Publishing, however, abhors a vacuum. It may go for a very long time sticking to a maxim of “X won’t sell”. For years, maybe decades, it will be impossible to sell a book that is seen to fit the description of X. And then one day an adventurous young editor spots an amazing book that she’d buy in a second if it wasn’t very obviously the very epitome of X. She takes it to her boss, who decides to indulge her whim, and suddenly, because this is such a great book, X is the new in thing and every editor is phoning agents asking them if they have any X-like novels on their lists.
Well, that’s the fairytale version anyway. I don’t think that we are quite on the cusp of a YA science fiction resurgence yet. But we are seeing a number of books that give me cause for hope. Cory Doctorow, for example, is starting to make a career out of publishing political science fiction for teenagers. His Hugo-nominated Little Brother [Purchase] was an extended rant against the evils of security theater. It encouraged young people to stand up against the creeping imposition of a “your papers, please” culture on Western society. His new book, For The Win [Purchase], is ostensibly about video games. But Doctorow says in the introduction that one of his objectives in writing the book was to teach young people about economics, so that they might know when they were being exploited. The novel is based around young people who work as “gold farmers” making money for others though their skill in video games. This is by no means a common teenage concern.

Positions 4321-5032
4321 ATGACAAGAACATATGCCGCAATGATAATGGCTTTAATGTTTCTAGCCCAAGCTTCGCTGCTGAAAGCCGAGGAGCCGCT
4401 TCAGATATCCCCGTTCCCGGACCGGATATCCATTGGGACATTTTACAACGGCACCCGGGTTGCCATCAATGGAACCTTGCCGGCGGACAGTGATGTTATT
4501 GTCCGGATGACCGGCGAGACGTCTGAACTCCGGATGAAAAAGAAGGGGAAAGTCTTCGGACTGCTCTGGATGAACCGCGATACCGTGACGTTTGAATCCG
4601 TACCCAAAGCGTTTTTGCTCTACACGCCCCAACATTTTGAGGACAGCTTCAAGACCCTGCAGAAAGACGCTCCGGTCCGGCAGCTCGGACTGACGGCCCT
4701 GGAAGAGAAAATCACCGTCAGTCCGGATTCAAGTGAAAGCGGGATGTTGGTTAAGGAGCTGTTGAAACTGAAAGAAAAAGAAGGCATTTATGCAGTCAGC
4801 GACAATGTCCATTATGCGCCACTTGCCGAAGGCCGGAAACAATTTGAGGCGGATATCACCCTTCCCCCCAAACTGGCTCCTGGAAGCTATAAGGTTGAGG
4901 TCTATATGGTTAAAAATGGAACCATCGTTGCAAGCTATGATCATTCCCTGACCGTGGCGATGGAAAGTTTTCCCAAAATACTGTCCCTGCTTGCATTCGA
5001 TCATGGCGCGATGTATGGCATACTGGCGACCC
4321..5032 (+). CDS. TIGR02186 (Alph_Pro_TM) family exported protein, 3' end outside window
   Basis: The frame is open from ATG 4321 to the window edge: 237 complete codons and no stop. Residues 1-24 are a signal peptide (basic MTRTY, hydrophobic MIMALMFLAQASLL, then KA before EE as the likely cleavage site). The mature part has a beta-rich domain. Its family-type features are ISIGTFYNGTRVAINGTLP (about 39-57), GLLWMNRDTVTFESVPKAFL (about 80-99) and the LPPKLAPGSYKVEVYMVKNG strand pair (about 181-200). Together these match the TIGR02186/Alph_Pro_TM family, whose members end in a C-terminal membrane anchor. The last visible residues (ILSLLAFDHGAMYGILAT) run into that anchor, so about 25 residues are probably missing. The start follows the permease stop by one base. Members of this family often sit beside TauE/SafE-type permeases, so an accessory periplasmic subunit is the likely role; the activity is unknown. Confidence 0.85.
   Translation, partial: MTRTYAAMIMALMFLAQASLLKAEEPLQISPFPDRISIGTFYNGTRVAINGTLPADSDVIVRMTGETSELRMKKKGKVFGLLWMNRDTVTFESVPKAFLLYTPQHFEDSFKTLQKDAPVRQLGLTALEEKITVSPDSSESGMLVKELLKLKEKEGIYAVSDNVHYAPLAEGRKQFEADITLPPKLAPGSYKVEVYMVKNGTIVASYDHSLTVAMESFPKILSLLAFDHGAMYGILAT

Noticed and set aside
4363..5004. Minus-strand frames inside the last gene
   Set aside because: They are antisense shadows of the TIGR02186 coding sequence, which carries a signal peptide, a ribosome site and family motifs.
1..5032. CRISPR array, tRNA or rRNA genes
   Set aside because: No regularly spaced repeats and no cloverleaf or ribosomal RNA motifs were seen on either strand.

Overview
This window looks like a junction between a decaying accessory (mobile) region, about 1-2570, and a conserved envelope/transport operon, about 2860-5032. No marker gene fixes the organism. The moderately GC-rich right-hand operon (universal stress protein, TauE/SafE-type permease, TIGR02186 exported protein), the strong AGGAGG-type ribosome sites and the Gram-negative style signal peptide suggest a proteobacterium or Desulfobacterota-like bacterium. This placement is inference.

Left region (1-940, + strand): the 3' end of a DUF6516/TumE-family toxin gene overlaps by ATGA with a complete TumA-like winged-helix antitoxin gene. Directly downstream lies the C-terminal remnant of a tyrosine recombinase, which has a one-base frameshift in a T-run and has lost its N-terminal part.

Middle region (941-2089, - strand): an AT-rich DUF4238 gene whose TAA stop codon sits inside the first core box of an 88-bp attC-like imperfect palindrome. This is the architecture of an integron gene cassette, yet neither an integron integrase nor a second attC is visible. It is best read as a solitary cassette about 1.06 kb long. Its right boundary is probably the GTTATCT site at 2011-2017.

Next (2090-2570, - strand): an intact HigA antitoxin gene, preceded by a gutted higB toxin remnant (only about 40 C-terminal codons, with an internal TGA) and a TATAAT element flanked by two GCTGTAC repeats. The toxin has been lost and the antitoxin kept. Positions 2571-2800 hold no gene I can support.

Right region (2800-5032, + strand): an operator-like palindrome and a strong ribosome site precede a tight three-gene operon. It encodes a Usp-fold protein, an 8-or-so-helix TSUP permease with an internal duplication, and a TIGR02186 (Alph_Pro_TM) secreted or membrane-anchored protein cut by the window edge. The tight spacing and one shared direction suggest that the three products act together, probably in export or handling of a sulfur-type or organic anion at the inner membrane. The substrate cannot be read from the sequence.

With The Windup Girl [Purchase] having swept almost all before it in this year’s awards, everyone will be looking for the next new book from Paolo Bacigalupi. It is already out, it is called Ship Breaker [Purchase], and if you haven’t heard of it that’s because it was published as YA. Once again this is a book that is by no means only about young love and awful parents. The book is set in a near-future America where young kids on the Gulf Coast are set to work on the difficult and dangerous job of salvaging valuable materials from the hulks of old ships. Like so much of Bacigalupi’s output, this is a book with environmental concerns very much to the fore. Like Doctorow’s work, it is very political.
A hot tip for next year’s Hugo is The Dervish House [Purchase] by Ian McDonald. His three near-future novels set in developing nations (the other two are River of Gods [Purchase] and Brasyl [Purchase]) have proved very popular, but industry gossip suggests that McDonald is moving on to something different. His next novel will apparently be a YA book. And indeed one of the most memorable characters in The Dervish House is a young boy.
The increased interest in YA science fiction isn’t only coming from established SF authors deciding to write for teenagers. Dystopian fiction is apparently all the rage in YA at the moment. I’m currently reading one of the hottest properties around, the Hunger Games trilogy by Suzanne Collins (The Hunger Games [Purchase], Catching Fire [Purchase] & Mockingjay [Purchase]), and it is very good. It is a fast-paced adventure story with some deft plotting and interesting characters, but it is also much more than that.